Help available for older drivers to stay on the road


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Beverly Lancaster, a 60-year-old resident of Viera, is a retired U.S. Air Force nurse. She has had her driver’s license for 43 years.

Ernest Arico

14,675,160.

That’s the total number of licensed drivers in the state of Florida, based on 2016 figures listed at statista.com.

Of that number, the Florida Department of Highway Safety and Motor Vehicles reports that 4,588,198 or 29.2 percent, represent licensed drivers age 60 and older.

Older Americans today are healthier and more active than ever before. The aging baby boomer generation is the fastest-growing demographic in the United States.

The U.S. Census Bureau reports that by 2030, there will be more than 70 million people age 65 or older, and about 85 to 90 percent of them will be licensed to drive.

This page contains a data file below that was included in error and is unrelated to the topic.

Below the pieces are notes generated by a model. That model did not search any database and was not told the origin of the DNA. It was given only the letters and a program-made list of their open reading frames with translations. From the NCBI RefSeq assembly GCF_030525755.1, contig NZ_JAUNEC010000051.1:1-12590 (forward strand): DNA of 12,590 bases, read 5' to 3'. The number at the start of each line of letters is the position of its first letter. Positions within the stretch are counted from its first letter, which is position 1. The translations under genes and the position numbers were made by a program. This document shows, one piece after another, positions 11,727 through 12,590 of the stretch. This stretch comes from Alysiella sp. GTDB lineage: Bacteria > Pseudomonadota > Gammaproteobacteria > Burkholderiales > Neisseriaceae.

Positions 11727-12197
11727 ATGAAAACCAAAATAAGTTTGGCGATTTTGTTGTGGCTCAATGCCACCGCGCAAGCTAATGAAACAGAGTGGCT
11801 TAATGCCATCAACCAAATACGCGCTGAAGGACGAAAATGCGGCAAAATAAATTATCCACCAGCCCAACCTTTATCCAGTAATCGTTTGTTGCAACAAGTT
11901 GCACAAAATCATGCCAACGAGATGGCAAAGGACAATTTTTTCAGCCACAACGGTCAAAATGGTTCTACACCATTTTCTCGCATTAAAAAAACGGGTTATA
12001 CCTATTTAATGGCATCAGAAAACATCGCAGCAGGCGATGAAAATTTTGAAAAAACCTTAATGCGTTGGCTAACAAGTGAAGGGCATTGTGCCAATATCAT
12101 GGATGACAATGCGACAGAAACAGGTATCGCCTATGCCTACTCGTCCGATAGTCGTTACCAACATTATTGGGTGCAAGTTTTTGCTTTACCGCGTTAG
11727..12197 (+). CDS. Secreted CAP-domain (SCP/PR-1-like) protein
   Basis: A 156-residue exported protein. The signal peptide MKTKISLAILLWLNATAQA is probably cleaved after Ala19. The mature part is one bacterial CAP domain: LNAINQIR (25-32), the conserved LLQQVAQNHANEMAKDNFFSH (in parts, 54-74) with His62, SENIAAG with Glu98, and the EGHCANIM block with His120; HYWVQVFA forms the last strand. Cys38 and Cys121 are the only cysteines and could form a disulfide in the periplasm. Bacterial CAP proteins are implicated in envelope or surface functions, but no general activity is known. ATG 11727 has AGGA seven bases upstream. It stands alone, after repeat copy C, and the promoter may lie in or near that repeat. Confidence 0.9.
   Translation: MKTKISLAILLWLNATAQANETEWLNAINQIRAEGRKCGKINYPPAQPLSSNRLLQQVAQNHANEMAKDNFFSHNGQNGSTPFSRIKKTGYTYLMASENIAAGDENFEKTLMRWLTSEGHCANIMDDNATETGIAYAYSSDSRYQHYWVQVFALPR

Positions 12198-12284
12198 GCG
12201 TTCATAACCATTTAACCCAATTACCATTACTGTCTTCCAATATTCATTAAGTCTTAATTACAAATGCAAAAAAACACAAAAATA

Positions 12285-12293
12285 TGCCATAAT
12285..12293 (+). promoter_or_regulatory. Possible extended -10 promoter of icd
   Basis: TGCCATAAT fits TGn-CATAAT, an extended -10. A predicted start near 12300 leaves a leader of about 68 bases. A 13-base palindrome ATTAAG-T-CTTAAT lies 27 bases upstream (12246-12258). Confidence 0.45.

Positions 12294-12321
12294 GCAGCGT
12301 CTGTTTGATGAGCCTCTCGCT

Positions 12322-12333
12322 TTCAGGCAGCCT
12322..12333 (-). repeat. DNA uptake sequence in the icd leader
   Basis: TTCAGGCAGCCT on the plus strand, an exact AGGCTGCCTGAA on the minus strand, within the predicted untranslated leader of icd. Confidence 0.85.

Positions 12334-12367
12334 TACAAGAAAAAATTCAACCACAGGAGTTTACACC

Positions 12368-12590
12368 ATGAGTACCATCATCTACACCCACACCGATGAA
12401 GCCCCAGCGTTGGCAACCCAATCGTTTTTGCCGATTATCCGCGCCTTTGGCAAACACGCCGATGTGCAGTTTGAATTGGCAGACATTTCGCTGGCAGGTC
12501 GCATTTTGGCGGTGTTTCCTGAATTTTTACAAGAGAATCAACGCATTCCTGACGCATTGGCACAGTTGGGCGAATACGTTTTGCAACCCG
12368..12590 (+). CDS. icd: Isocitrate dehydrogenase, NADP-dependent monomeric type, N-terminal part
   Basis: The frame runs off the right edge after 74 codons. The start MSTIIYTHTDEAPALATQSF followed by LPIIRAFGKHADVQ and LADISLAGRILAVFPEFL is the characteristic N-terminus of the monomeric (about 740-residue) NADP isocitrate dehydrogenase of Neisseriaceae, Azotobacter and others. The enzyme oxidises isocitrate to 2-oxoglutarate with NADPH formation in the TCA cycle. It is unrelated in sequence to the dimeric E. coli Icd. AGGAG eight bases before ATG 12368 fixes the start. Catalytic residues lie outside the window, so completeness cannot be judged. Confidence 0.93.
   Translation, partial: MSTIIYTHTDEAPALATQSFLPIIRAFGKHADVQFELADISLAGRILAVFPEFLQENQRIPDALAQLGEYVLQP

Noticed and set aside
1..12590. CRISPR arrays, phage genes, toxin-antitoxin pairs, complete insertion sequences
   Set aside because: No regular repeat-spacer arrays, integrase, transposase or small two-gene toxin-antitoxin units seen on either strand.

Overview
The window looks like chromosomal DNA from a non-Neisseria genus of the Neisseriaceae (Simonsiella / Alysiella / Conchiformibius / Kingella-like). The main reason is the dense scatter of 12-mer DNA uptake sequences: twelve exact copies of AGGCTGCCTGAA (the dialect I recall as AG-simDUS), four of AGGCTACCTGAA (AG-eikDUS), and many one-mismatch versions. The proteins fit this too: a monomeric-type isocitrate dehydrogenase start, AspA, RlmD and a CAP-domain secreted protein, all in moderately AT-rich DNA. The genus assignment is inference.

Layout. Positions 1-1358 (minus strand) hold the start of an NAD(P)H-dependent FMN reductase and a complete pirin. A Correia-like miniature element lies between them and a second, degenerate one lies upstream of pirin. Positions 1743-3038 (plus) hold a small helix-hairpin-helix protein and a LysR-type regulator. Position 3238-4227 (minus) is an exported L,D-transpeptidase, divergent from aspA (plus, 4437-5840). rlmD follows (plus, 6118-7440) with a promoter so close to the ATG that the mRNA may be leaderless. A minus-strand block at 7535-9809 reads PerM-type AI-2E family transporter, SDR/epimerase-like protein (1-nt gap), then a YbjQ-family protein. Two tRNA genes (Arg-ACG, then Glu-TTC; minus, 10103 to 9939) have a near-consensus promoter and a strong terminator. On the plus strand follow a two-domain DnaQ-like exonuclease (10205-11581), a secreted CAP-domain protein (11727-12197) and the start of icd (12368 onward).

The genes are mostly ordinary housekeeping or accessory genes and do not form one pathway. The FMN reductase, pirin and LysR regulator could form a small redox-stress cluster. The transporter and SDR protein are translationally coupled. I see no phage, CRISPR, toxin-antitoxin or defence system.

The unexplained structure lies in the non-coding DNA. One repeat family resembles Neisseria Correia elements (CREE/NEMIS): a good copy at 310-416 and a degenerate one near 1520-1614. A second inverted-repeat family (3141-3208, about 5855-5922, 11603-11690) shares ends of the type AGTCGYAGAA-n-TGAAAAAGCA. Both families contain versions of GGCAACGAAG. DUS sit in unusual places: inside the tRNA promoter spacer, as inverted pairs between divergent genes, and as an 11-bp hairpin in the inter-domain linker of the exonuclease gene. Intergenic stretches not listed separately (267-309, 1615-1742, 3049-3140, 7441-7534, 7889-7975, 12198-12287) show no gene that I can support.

In fact, seniors are outliving their ability to drive safely by an average of seven to 10 years and, for the first time in history, plans for our “driving retirement” should be considered along with our financial retirement plans.

Many law enforcement agencies report that senior drivers are among the safest drivers on the road and often reduce their risk of injury by wearing seat belts, not drinking and driving and by observing speed limits. However, statistics also show seniors are more likely to be injured or killed in a crash due to age-related fragility. With the exception of teenagers, seniors have the highest crash death rate per mile driven.

Beverly Lancaster, a 60-year-old retired U.S. Air Force nurse living in Viera, said she hopes to continue driving for many more years to come.

“I need to keep driving because it’s part of my independence,” she said.

It is a fact of life that people grow older each day. And with increasing age comes changes in physical, mental and sensory abilities that can challenge a person’s ability to continue to drive safely.

But don’t worry. There are a variety of safe travel and driving options for the elderly because the real need is a broader awareness of the solutions, rather than a narrow focus on the problem.